I’ve often heard people compare giving birth to climbing a mountain. Certainly, birth can often require effort, but sometimes it’s nice to use the analogy of floating down a gentle mountain stream. The motion is downward rather than up, and the thought of cool, flowing water is soothing to the soul.

The stream knows its path. It doesn’t need anyone telling it where to go. It calmly and innocently follows the path of least resistance. It is guided, as are all natural forces. And, unless we foolishly try to turn around and swim upstream, we too can be carried along with the current until we eventually reach the sea.

Animals, also, are guided from within. A female cat, left to her own devices, knows how to find a mate, breed, and give birth to her young without reading any manuals. She instinctively allows herself to be guided by an intelligence that she may not self-consciously understand, but that she implicitly trusts.

If a cat could read a manual, however, the advice they offer concerning feline birth is generally fairly sound. Desmond Morris writes in CAT WATCHING, “Most female cats are amazingly good midwives and need no help from their human owners.” And PURINA’S HANDBOOK OF CAT CARE says when referring to the laboring cat, “leave her on her own….The best thing to do at this point is nothing. Keep quiet and do not attempt to help her–it’s her problem. Mother nature usually takes over and it is amazing to see how she goes about doing what comes naturally.”

Unfortunately, human childbirth manuals do not offer similar advice. Obstetricians are instructed to interfere at every turn. Humans, it seems, have no inner guidance. Mother nature does not take over, or if she does, she certainly can’t be trusted. Women must be “helped” every step of the way. The childbirth “experts,” using their “supreme intellects,” have come to the conclusion that they are smarter than the consciousness that created their intellects in the first place.

Luckily, women are free to ignore the experts and listen instead to the voice within. But how many of us do? How many of us still believe that our bodies are so incredibly complex we couldn’t begin to understand them, let alone trust them? Women who do choose to trust themselves in birth and stay out of the hospital are often considered stupid at best and abusive at worst.

The assumption here is that the physical world is all that exists. If there are no experts to tell a woman how to give birth, and no machines to assist her in doing so, then surely she won’t be able to do it.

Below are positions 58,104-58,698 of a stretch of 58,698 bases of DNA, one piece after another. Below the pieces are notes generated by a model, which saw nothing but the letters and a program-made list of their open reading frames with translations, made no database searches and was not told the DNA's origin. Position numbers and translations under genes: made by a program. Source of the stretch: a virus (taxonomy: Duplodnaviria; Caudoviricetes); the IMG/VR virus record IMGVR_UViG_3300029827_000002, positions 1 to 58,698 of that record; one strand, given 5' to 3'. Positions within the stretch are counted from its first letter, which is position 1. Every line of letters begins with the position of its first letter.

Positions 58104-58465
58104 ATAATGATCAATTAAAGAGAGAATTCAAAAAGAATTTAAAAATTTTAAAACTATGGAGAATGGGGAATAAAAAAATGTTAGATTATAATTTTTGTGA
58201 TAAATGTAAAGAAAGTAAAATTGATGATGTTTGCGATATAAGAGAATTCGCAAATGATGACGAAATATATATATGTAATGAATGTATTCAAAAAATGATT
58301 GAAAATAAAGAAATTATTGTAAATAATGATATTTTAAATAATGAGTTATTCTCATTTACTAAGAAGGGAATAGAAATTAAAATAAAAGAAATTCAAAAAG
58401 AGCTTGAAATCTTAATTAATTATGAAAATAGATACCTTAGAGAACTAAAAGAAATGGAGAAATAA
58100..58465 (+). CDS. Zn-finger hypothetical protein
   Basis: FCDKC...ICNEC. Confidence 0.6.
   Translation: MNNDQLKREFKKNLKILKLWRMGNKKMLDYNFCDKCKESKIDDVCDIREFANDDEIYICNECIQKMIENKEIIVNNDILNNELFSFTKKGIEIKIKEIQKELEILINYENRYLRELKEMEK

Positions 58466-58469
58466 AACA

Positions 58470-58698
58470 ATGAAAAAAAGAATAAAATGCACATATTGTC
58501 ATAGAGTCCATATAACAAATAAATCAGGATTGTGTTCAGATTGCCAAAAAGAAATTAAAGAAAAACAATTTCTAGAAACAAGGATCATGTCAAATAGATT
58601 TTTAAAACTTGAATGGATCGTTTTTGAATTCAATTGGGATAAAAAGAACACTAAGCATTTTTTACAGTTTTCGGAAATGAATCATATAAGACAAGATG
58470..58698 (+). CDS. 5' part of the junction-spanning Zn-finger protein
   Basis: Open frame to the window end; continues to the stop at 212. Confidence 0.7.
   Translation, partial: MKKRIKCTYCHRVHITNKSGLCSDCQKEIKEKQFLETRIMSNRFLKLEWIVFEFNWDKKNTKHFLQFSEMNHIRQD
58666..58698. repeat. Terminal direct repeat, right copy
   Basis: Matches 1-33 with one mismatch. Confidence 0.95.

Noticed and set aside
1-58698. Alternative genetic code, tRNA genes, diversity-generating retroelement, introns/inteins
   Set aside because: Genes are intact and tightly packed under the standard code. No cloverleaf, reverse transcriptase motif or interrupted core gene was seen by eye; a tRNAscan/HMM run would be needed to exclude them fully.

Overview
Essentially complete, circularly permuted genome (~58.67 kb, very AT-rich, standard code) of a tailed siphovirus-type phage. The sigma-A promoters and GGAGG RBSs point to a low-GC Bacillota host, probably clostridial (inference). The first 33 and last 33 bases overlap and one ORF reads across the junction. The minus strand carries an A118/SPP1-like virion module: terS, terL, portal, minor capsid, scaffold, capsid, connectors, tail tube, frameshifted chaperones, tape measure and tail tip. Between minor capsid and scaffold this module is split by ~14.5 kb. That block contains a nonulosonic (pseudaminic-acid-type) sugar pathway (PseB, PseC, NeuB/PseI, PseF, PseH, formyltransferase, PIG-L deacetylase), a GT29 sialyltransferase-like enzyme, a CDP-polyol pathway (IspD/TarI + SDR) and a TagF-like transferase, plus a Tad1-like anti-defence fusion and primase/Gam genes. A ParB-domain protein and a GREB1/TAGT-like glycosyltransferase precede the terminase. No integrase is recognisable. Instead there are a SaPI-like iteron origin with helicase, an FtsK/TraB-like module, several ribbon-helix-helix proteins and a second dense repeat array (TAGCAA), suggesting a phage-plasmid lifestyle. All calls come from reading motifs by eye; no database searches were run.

What many women are actually discovering, however, is that in the absence of outer voices, the inner voice often becomes crystal clear. The knowledge is there. When the inner voice isn’t being drowned out by the beeps of a machine, screams of “PUSH!” or “DON’T PUSH!” or even well-meaning instructions from a midwife or doctor, the inner voice can at last be heard.

I spoke with a woman recently who had planned on having several midwives at her birth. The birth happened so quickly, however, that none of them arrived in time. She was amazed that in the absence of an “authority figure” the knowledge of what to do came through loud and clear. She later wondered if things would have gone as smoothly if she had had “help” from the midwives.

Terra Palmarini Richardson and Rahima Baldwin write in their book PREGNANT FEELINGS about a woman who also gave birth unexpectedly by herself. “She said that the energy connection between her and her baby was incredible the whole time, as if the baby were directing her.” She, too, felt guided and wondered if things would have gone as well if she hadn’t been alone.

This is not to say that every woman should give birth by herself. Most women simply don’t choose to. But if we truly desire a safe and fulfilling birth, we must humbly learn to honor our inner voice that is always willing to guide us, if only we will listen

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